Wheat Distribution Experiment
(Paper | IGC Blog | WB Blog)
The Wheat Distribution Experiment sought to identify how the creation by NSP of democratically-elected, gender balanced local development councils affects the performance of local leaders by exploiting the randomized variation in the creation of Community Development Councils (CDCs) across the 500 villages in the NSP-IE sample. The experiment also sought to identify: (i) the effect on service delivery outcomes of mandating the participation of women in the management of service delivery by randomizing such in the 250 villages without CDCs; and (ii) the effect on service outcomes of mandating that elected councils manage service delivery by randomizing such in the 250 villages with CDCs.
The experiment generated quantitative measures of leader performance by organizing and then monitoring village-level distributions of food aid (wheat) across 500 villages in the NSP-IE sample. The distribution of food aid supplied by external agencies is a common public service performed by local leaders in rural Afghanistan. Such distributions present leaders with a spectrum of options between distributing aid equitably to vulnerable villagers, distributing aid equally among all villagers, or embezzling aid for personal or familial benefit. Data on how leaders distribute food aid were collected by household surveys administered to random samples of village households and aid recipients following the distribution.
The results of the study show that in villages in which elected councils exist and are mandated to manage the distribution, the targeting of aid (as measured by the objective characteristics of recipient households) to vulnerable households improves. However, in villages in which elected councils exist but responsibility for the distribution is not explicitly assigned to either the council or to customary leaders, embezzlement is higher and decision-making less inclusive than in villages in which customary leaders along manage the distribution and in which elected councils do not exist. Requiring that women manage the distribution jointly with customary leaders also increases embezzlement. The results thereby indicate that while the creation of elected councils can improve service delivery outcomes in cases whereby relative responsibilities are clearly defined, overlapping mandates between new and existing institutions can result in increased rent-seeking.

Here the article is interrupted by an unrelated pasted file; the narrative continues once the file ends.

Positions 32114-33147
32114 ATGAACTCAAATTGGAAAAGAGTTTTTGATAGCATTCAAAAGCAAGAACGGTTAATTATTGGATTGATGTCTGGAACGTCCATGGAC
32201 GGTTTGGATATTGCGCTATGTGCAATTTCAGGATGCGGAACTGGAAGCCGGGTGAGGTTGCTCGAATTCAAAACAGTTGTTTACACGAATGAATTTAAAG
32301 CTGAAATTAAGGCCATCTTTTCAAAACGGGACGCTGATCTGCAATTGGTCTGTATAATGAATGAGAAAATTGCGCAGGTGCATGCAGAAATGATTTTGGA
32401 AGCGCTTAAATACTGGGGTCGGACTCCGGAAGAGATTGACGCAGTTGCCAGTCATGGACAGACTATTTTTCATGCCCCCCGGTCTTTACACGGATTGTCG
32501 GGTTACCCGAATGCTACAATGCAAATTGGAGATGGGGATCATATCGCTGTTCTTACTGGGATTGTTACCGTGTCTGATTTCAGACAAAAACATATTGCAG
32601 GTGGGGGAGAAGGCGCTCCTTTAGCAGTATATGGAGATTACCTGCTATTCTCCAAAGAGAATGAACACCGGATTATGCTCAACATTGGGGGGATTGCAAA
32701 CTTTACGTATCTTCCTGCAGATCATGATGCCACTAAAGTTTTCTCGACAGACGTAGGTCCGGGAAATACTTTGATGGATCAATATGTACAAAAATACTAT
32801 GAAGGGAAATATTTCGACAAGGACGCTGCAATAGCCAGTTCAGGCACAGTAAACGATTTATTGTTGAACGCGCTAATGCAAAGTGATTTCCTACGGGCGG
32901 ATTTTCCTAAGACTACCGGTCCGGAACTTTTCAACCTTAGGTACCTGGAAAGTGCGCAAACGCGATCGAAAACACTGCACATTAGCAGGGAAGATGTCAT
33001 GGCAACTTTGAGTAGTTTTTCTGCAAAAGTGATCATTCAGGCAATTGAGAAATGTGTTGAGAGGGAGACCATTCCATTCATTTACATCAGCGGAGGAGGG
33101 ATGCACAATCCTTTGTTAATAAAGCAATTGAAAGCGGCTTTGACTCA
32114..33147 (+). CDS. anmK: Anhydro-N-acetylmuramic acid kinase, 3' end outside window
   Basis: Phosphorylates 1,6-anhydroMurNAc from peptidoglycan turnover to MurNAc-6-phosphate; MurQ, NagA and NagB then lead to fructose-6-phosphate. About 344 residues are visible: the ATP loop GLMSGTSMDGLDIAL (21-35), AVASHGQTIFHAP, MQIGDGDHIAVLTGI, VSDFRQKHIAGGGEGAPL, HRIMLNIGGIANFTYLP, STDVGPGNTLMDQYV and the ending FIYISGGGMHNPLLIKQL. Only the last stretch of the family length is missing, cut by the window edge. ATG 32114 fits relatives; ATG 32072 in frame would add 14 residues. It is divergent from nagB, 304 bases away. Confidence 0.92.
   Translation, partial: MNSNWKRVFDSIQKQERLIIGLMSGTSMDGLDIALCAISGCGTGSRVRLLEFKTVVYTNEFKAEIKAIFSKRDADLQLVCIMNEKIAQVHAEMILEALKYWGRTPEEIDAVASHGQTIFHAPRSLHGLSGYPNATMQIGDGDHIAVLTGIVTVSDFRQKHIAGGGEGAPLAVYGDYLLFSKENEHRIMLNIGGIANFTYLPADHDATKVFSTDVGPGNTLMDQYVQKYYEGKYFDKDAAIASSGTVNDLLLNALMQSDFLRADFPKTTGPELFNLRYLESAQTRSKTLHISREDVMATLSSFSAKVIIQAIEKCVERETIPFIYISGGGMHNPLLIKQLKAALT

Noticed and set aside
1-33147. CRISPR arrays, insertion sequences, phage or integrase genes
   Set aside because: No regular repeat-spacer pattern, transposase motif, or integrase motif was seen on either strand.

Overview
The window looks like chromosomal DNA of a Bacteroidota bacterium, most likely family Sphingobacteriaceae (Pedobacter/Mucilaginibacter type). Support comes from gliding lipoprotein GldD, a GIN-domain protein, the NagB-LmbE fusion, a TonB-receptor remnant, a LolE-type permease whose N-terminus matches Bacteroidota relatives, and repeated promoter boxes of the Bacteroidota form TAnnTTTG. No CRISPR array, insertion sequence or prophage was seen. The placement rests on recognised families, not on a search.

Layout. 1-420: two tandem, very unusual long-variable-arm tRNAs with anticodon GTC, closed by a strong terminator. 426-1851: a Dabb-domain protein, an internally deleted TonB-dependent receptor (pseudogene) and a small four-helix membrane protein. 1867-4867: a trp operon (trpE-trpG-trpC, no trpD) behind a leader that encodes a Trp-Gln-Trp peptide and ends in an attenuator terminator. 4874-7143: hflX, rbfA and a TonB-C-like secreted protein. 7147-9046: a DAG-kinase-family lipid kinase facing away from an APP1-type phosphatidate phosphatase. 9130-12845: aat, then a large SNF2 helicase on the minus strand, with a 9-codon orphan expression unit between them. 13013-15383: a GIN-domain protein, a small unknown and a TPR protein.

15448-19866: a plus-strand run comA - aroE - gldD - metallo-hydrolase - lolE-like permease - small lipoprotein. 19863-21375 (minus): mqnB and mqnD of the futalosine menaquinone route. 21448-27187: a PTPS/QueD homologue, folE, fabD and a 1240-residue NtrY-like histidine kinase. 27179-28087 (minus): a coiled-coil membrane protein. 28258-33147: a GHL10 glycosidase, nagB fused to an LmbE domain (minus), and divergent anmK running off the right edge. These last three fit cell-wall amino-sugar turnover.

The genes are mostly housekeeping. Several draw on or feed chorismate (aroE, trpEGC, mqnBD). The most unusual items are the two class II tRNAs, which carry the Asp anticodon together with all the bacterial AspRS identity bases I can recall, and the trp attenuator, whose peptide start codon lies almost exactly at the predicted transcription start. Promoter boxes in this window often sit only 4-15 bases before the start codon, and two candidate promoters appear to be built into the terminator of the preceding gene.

Council Election Experiment
(Paper | Report)
The Council Election Experiment sought to identify the relative effects on the characteristics of elected council members of two alternative election procedures: hamlet elections and at-large elections. In hamlet elections, the village is divided into hamlet and candidates are elected from each district separately, with voters restricted to voting only for those who live within their assigned district. Under the alternative at-large procedure, voters are not restricted and council members are elected based on the number of votes garnered across the whole village. Voters in at-large elections are permitted to vote for three different candidates, while voters in hamlet elections cast only a single vote. These two council election procedures were randomized across the 250 treatment sample villages, with the assigned procedures applied to CDC elections in late 2007 or early 2008.